Looking at an Extreme Example
Let's look at that extreme example, where X is 0 because we want to go straight ahead. We determined that the speed is 255, so the differential would be:
255 - (255 * (1 / 255))
We have to make all 0's 1 because we can't divide by 0. So we just make 0's 1's, this comes out to essentially 255. In other words, both motors full speed ahead.
Example in the Left Quadrant
Let's try this again somewhere in this left quadrant. When Y = 150 and X = -100, then the speed is:
speed = 255 * (150 / 255) = 150 differential = 150 - (150 * (100 / 255)) = 91.5
The reason I call them speed and differential is because the wheel you set to either value will depend on the direction. The speed is always the faster wheel.
Programming Round #1
Let's go ahead and program this. We're going to first remove the test buttons we used in the last step, we won't need those. Then we'll pull over an accelerometer from the sensors group.
Go into blocks view, and let's move the blocks we won't be touching out of the way.
We'll be using the clock, and we're going to drag over the accelerometer's OnChange event.
Create 2 Global Variables
Next, create two global variables to hold the X and Y values from the accelerometer.
Drag the value
0 from the Math section:
y to 0:
They should look like this:
Set Global Variables from Accelerometer
Next, we'll set those global variables from the Accelerometer readings. Click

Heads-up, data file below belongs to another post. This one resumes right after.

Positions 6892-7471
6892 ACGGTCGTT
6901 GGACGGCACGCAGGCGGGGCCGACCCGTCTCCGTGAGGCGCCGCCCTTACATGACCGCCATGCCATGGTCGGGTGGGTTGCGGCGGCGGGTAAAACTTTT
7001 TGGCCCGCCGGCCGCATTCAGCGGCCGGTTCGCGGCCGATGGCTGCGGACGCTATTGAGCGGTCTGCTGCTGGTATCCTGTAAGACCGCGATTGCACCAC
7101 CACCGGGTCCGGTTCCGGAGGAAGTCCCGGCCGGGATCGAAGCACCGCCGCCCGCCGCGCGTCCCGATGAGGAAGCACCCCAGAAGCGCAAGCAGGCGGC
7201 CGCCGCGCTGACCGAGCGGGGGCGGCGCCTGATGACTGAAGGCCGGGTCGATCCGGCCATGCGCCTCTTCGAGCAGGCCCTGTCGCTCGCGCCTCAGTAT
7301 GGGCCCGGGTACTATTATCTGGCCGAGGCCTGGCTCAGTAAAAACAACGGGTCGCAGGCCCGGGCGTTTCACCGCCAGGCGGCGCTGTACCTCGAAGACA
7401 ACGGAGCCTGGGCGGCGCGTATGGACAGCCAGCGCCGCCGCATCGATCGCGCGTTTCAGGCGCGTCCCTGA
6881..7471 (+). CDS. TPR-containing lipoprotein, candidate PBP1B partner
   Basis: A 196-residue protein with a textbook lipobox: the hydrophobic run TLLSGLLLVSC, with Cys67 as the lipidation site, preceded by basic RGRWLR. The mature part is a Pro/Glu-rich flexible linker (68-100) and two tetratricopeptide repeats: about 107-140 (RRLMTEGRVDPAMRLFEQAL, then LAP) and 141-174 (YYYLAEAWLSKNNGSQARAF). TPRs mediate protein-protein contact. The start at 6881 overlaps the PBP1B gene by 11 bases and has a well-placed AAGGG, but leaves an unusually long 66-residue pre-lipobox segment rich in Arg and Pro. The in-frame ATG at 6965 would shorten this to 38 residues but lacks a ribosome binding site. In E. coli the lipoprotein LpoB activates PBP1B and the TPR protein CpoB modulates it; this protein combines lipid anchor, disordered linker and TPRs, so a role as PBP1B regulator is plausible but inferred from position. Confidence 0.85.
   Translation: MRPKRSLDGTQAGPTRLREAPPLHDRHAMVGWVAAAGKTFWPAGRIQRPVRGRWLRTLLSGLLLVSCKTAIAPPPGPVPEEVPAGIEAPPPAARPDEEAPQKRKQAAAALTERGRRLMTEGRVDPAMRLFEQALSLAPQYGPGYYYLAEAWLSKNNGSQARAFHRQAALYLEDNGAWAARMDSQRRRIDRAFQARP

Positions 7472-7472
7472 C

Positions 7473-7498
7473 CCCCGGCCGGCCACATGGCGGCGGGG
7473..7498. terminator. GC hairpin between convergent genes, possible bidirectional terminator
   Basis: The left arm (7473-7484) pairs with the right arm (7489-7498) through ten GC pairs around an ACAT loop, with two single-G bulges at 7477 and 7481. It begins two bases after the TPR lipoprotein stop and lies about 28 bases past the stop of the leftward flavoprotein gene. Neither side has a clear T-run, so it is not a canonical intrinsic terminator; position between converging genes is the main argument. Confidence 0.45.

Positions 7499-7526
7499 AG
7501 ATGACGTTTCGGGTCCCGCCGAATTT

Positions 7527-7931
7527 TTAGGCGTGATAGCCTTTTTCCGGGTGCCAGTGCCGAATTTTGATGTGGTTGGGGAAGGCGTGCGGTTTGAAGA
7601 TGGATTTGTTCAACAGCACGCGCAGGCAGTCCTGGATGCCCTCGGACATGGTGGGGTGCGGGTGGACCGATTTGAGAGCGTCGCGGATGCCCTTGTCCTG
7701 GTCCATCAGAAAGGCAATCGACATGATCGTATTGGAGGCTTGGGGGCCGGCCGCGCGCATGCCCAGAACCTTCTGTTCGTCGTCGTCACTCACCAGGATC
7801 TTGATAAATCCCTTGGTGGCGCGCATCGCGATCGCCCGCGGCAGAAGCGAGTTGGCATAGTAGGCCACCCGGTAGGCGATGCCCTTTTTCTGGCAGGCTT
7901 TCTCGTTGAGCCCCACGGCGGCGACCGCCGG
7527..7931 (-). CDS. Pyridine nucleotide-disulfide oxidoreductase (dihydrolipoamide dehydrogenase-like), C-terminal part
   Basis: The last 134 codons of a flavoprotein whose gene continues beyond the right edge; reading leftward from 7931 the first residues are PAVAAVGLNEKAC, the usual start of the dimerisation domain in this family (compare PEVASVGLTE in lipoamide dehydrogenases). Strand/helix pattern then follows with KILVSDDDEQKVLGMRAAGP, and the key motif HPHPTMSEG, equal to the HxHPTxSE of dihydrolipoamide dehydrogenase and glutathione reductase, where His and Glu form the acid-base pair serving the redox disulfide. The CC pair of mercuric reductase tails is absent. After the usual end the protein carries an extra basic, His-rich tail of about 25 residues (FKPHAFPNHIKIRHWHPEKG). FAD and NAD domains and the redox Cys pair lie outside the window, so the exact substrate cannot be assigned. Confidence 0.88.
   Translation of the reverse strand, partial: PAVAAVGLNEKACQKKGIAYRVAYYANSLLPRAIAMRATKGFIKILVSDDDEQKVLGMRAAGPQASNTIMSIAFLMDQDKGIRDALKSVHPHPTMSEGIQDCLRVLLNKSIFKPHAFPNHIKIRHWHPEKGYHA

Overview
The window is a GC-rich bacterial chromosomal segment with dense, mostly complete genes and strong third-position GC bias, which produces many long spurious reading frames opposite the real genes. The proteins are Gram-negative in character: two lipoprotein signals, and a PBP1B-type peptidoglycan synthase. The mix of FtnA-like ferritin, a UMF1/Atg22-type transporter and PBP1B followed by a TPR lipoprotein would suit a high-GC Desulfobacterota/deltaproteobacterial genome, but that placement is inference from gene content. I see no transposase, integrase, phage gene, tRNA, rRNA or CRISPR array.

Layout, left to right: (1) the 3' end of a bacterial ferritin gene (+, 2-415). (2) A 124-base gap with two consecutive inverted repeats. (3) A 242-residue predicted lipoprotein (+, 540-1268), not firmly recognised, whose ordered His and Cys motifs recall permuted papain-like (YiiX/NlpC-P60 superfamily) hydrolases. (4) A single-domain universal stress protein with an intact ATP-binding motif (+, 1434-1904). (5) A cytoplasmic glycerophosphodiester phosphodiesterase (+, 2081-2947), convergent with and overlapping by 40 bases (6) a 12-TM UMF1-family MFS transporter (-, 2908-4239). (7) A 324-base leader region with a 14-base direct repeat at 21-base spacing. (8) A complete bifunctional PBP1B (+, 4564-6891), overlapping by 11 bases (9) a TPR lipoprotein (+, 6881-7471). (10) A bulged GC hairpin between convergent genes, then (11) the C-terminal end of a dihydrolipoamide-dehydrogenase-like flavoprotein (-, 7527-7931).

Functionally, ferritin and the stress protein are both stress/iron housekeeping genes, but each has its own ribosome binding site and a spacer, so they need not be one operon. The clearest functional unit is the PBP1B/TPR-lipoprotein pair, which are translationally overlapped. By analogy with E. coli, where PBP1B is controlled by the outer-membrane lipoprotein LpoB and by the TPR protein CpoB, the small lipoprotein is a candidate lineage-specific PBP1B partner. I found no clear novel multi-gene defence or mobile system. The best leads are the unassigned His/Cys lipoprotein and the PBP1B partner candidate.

xAccel and a box will pop up. Drag the
set block over:
global x in the drop-down:
xAccel and 2 options will pop out. We want to
get the accelerometer reading, so drag that onto the canvas:
We want to do the same thing with the
y, so duplicate the
And change the values to
One little caveat is that the values coming from the accelerometer don't match up with the cartesian plane as we learned during the Microbit series..the + and - are swapped. Since 3D printers and Mills also have left as (-), right as (+), I am going to multiply by -1 to switch them around. This way, when you tilt the phone left, the robot will go left. It would hard to steer otherwise, wouldn't it?
Math Skill: Multiply a number by -1 to get the opposite sign
Your final blocks should look like this:
Write Accelerometer Values to Labels on the Screen
Next, we'll write these values to the labels we created in the last tutorial.
Click on the
XLabel and drag the
set Xlabel.Text to block to the canvas:
The "Join" block (under Text), is used to combine one string with another. In this case, it will create the string "X=" and then the value of of the Global Variables (x or y), and will round to "0" decimal places.
join block over to the canvas:
text block to the top slot of the join and type
X= in it:
Math, drag the
format as decimal number block to the canvas:
Get the global x variable and place it in the top slot:
We need to set the other label to display the Y axis. Rather than doing everything we just did for the X axis again for Y... What can we do instead?
duplicate the block for
x, your blocks should look like this:
Testing Round #1
Next, test the app to see how you're doing so far. Click
AI Companion to bring up the QR code:
You may notice that you are not seeing the values change as you might expect. We need the range to be - to + 255 in a comfortable range. In other words, we don't want to have to twist our wrists around to go full speed.
Adjusting the Multiplier
Let's go back into the app, and i'm going to set this -1 to -60. I had to play around with this number to get the range right, so we wouldn't have to spend time here. This process often involves a lot of tweaking and testing.
We'll switch back to the android app, which should automatically update, and now you can see the numbers are more in our range. So far, so good.
In Part 2 of this series, we're going to continue on with programming the robot: